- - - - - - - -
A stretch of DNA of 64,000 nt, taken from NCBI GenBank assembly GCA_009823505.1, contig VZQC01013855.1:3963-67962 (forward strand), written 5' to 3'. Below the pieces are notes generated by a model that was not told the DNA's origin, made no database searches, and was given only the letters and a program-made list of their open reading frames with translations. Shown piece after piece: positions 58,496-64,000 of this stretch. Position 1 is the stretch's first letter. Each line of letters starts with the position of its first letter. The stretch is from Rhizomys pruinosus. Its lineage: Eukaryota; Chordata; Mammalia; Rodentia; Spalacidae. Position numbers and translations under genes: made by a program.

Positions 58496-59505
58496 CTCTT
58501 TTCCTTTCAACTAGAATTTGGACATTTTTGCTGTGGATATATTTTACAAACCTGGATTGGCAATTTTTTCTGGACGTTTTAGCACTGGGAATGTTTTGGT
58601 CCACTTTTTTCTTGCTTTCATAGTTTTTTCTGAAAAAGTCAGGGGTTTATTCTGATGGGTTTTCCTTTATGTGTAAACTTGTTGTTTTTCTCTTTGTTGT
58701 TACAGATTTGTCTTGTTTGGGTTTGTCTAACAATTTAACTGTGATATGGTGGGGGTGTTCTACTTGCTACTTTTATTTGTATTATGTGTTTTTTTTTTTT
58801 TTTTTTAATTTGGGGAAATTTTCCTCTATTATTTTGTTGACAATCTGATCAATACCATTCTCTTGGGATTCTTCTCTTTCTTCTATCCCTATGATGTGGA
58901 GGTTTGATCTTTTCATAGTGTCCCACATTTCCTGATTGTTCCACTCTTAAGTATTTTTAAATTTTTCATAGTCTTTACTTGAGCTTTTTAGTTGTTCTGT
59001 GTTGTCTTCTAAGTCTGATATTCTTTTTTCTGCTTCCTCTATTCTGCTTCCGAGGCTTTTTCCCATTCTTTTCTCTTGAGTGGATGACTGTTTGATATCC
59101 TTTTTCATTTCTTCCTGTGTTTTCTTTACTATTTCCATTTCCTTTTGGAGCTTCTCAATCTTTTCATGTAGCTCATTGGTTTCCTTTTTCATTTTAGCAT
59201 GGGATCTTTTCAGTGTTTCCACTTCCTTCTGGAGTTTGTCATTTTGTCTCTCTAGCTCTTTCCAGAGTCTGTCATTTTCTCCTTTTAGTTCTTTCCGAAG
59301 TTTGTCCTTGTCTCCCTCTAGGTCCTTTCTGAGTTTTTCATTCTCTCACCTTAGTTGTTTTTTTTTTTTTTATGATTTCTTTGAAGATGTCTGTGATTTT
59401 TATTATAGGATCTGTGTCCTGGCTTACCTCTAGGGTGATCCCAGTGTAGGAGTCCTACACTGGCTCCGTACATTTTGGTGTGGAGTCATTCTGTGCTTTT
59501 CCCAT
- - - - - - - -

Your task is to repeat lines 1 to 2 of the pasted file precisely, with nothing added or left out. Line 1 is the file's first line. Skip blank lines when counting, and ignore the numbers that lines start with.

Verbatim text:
A stretch of DNA of 64,000 nt, taken from NCBI GenBank assembly GCA_009823505.1, contig VZQC01013855.1:3963-67962 (forward strand), written 5' to 3'. Below the pieces are notes generated by a model that was not told the DNA's origin, made no database searches, and was given only the letters and a program-made list of their open reading frames with translations. Shown piece after piece: positions 58,496-64,000 of this stretch. Position 1 is the stretch's first letter. Each line of letters starts with the position of its first letter. The stretch is from Rhizomys pruinosus. Its lineage: Eukaryota; Chordata; Mammalia; Rodentia; Spalacidae. Position numbers and translations under genes: made by a program.

Positions 58496-59505